“I’ve seen people change their views, but usually it changes over a ten year period of time. For me just watching in a three or four day period, going from just sipping on their coffee thinking ‘When is this thing over?’ to really starting to participate and becoming the champions, saying ‘We need to change this, my daughter is going to be in this industry,’ I think that was a fun part of the project and a great takeaway.”
The outcomes of the Green Dot training manifested on the ground-level. When people would ask Rahming what made the County Courthouse project so special, he would simply tell them to take a tour of the Courthouse construction site and compare it to other construction environments. Several contractors, like Rahming and Faison, who worked on the project support a network of COBID-certified firms by serving on the PBDG board.
“You’re going to see different body language, you’re going to see a different experience. It’s night and day. (The training) totally changed the way people were treated,” he says.
“You might not believe in all the equity components and all of that stuff, but if you believe that people should be able to go to work and enjoy the space that they’re in, then you’re for this.”
The Courthouse project also allowed Rahming’s firm the ability to gain Commscope Uniprise certification to do certain types of low voltage electrical work, something O’Neill Electric had been shut out from for over a decade.
“It wasn’t that we didn’t have the capabilities of doing the work or that we didn’t have the qualifications, it was literally just because they had a (select) set of contractors,” Rahming says.
“We were always a little bit on the outside of the fence looking in.”
Rahming says that advocacy from Multnomah County and Fleming in particular were crucial in O’Neill Electric becoming the first African American-owned firm to receive the certification.
“That was a catalyst for our business,” Rahming says. “We can now look at other projects that have the same certifications and not worry that we’re going to get denied a bid.”
Since gaining that certification, O’Neill Electric has been able to expand both the breadth and depth of their work. Currently, Rahming’s firm is doing electrical work at the Portland airport, something they would not have been able to do without the certification.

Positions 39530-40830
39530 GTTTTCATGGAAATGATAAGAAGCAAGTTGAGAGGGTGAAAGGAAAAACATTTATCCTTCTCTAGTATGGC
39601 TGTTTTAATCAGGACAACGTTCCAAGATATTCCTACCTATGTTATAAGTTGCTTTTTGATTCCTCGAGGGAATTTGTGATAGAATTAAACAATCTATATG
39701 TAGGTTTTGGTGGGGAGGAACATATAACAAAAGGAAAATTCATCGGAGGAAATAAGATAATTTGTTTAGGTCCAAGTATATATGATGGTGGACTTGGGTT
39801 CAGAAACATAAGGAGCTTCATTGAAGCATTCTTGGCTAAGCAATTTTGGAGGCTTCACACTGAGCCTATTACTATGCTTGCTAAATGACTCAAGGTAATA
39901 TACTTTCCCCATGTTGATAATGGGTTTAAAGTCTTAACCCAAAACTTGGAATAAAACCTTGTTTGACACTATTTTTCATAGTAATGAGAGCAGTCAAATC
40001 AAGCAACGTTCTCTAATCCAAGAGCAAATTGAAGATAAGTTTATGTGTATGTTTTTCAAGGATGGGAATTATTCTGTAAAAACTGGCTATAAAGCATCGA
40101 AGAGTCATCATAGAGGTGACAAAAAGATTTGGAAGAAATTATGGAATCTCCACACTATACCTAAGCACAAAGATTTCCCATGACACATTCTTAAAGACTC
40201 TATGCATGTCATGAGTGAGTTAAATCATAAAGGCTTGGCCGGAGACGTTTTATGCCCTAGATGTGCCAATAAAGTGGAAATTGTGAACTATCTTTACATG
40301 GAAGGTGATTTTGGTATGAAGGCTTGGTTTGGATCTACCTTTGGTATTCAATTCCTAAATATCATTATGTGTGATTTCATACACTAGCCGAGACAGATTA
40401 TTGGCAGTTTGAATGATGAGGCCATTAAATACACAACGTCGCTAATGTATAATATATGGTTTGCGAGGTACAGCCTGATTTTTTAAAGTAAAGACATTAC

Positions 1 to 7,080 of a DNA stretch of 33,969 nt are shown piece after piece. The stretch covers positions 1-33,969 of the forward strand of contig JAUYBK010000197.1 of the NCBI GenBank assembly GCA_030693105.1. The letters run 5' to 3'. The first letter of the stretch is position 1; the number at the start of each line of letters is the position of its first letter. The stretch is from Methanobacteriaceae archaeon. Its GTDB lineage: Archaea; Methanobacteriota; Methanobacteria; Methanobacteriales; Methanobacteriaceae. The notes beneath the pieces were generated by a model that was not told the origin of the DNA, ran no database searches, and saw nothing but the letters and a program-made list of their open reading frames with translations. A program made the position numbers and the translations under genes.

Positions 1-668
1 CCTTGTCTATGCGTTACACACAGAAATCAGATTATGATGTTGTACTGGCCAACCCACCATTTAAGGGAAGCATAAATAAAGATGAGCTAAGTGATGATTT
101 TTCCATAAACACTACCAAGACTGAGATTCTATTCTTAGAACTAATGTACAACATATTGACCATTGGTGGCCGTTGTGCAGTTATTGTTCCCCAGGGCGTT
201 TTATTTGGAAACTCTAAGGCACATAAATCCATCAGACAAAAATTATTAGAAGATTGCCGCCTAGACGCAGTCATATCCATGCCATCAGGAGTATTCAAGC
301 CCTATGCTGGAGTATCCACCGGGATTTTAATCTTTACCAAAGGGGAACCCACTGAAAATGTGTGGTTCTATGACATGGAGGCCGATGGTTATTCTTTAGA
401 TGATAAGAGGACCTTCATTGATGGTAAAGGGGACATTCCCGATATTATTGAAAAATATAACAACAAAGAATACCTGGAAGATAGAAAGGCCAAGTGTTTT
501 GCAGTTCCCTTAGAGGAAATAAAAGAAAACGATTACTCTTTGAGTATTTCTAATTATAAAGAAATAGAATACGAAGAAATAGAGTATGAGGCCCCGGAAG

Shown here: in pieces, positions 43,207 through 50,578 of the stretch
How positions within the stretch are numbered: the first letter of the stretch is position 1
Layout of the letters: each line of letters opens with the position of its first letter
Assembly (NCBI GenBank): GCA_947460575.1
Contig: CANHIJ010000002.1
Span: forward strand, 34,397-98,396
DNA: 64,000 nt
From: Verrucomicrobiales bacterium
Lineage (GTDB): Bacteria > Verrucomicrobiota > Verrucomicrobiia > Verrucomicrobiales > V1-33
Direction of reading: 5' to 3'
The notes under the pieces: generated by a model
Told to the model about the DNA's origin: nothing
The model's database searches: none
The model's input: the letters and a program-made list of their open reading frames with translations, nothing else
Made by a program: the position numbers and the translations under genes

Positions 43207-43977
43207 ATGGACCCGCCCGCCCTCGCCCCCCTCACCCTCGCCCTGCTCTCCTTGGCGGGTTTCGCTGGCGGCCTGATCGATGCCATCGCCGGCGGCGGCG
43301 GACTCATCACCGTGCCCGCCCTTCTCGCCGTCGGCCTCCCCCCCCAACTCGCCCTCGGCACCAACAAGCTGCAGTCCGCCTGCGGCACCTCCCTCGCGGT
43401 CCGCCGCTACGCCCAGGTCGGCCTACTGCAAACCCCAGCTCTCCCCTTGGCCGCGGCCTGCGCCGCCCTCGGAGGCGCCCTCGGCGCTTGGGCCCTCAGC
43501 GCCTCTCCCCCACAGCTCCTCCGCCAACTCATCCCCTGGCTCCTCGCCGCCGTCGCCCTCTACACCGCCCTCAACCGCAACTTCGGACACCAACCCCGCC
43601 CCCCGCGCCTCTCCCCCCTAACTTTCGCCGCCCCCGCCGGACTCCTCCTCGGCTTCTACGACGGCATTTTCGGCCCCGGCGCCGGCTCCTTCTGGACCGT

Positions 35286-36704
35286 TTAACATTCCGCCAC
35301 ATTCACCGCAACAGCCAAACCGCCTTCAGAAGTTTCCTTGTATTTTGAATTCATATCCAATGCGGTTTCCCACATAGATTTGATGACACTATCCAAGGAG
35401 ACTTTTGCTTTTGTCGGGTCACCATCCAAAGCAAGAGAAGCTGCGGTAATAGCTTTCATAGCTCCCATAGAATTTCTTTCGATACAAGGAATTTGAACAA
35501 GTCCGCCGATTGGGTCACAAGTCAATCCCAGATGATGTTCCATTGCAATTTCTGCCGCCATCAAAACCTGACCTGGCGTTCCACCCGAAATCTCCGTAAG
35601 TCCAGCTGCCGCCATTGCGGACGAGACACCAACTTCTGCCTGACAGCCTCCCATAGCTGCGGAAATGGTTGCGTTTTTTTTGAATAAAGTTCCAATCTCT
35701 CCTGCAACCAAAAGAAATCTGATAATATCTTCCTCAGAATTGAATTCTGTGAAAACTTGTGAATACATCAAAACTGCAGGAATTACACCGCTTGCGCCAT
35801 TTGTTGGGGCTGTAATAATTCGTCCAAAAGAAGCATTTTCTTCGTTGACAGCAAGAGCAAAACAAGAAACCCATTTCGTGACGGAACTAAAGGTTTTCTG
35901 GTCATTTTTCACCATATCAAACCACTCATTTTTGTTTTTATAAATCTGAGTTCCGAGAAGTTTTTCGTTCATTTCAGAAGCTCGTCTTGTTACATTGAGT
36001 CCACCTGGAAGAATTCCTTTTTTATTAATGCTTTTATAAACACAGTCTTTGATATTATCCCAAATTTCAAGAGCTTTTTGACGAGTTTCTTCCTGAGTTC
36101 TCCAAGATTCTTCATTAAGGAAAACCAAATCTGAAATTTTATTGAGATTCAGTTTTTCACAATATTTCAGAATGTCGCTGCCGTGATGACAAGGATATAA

For some, working on the Courthouse project even allowed for an entirely new career opportunity.
Mauni Stiffler was a foreman for O’Neill Electric on the Courthouse project, where she worked for two years installing wiring for low voltage data and security systems.
Stiffler says she had no intentions initially of working for Multnomah County. But when a job in Multnomah County Facilities emerged to continue work on the Courthouse after its construction, Stiffler took the opportunity.
Having been involved with much of the low voltage installation, Stiffler knew the Courthouse like the back of her hand. Her interest was heightened after developing good working relationships with many of the County employees working on the project.
“It was sort of a two year working job interview,” she says.
Stiffler says working at Multnomah County has been a great experience and that the variation in work on a daily basis keeps her on her toes.
“There’s something different every five minutes sometimes,” she says.
Regarding her work on the construction of the Courthouse, Stiffler is most proud of what she describes as the “nerdy-inner workings” of the building.
“I didn’t have much to do with finishes, I didn’t put up the stonework or woodwork, but how the systems work together, that’s the part that I like the best. When I scan this badge, (a certain) camera looks at me, all of that kind of stuff,” Stiffler says.
“My kids think I’m a dork, but I'm like ‘Mommy built that building.’”
For more information on the Central Courthouse project’s efforts to support diversity in contracting and its workforce, visit the project webpage’s Diversity and Equity web page.